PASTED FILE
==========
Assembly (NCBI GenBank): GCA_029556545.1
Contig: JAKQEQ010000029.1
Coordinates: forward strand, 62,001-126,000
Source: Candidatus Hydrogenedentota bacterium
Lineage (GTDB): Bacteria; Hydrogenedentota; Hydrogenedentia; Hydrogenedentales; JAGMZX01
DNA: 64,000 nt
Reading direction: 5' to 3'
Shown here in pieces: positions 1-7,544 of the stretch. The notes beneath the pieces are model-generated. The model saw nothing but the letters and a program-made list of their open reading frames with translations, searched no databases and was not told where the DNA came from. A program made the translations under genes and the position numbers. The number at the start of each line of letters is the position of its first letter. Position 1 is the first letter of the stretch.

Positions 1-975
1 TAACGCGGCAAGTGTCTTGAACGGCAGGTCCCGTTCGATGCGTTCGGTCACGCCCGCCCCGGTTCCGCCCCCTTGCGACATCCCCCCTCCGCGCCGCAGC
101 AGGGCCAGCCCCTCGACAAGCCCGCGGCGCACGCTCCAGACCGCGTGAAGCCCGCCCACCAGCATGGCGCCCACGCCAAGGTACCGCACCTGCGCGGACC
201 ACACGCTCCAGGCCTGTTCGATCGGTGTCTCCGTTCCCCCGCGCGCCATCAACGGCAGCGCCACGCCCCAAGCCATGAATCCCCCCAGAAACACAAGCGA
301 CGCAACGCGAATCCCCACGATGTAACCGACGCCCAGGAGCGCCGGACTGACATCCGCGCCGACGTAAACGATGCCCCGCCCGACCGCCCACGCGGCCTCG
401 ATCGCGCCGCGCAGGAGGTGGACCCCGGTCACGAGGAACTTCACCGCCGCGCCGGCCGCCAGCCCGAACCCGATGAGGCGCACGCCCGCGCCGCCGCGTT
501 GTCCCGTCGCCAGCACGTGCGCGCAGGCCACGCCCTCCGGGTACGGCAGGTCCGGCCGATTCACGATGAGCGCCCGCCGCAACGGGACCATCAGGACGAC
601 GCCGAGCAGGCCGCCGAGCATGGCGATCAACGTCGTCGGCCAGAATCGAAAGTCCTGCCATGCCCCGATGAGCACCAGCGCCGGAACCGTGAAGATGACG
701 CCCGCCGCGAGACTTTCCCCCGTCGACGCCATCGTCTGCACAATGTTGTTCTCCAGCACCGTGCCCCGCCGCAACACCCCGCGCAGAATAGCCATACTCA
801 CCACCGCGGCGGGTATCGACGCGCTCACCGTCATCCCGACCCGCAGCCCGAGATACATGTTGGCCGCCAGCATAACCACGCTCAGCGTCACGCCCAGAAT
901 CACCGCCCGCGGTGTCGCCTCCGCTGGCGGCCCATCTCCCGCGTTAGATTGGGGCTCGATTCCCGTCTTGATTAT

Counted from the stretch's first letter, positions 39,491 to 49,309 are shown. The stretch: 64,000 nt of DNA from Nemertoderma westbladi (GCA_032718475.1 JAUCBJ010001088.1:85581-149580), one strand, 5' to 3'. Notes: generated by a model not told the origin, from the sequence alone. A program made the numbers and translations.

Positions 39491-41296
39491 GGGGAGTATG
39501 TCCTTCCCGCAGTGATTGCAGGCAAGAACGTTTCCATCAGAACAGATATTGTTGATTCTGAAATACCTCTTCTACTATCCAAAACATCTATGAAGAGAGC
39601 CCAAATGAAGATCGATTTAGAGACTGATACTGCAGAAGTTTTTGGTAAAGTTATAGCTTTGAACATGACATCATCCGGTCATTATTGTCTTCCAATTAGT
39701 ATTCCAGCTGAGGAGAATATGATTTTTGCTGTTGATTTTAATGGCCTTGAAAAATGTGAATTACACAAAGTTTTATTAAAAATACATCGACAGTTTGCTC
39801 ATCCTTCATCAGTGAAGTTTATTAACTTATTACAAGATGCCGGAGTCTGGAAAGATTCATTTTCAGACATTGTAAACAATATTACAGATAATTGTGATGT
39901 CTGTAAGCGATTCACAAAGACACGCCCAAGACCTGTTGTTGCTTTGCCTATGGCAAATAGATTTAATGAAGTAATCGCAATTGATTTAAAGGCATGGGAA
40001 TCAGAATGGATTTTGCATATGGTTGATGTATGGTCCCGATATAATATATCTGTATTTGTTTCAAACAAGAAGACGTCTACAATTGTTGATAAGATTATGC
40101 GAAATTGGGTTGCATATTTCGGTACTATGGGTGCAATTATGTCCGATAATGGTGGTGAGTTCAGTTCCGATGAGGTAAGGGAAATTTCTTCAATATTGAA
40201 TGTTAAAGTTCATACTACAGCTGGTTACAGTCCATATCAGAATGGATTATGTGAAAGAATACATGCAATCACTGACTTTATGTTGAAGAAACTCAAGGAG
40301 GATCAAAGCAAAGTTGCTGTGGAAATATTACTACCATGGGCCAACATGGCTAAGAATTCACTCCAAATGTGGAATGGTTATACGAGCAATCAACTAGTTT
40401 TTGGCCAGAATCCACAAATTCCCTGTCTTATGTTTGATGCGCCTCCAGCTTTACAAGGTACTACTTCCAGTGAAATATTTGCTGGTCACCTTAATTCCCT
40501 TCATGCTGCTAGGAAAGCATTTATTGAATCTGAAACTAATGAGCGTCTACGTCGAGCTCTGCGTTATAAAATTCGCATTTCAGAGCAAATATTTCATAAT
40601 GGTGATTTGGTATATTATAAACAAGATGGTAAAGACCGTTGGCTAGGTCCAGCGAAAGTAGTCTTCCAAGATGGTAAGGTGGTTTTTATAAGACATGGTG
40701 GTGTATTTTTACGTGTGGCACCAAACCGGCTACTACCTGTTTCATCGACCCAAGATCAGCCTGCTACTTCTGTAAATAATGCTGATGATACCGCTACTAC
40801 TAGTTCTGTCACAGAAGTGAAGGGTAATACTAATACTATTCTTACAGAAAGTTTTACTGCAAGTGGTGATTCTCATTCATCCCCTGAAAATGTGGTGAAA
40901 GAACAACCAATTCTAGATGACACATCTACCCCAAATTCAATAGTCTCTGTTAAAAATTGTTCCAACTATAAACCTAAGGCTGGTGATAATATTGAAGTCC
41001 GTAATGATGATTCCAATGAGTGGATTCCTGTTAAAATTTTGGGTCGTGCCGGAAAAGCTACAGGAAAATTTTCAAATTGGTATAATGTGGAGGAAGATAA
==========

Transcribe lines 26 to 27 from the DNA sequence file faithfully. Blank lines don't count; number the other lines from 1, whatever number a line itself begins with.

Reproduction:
39801 ATCCTTCATCAGTGAAGTTTATTAACTTATTACAAGATGCCGGAGTCTGGAAAGATTCATTTTCAGACATTGTAAACAATATTACAGATAATTGTGATGT
39901 CTGTAAGCGATTCACAAAGACACGCCCAAGACCTGTTGTTGCTTTGCCTATGGCAAATAGATTTAATGAAGTAATCGCAATTGATTTAAAGGCATGGGAA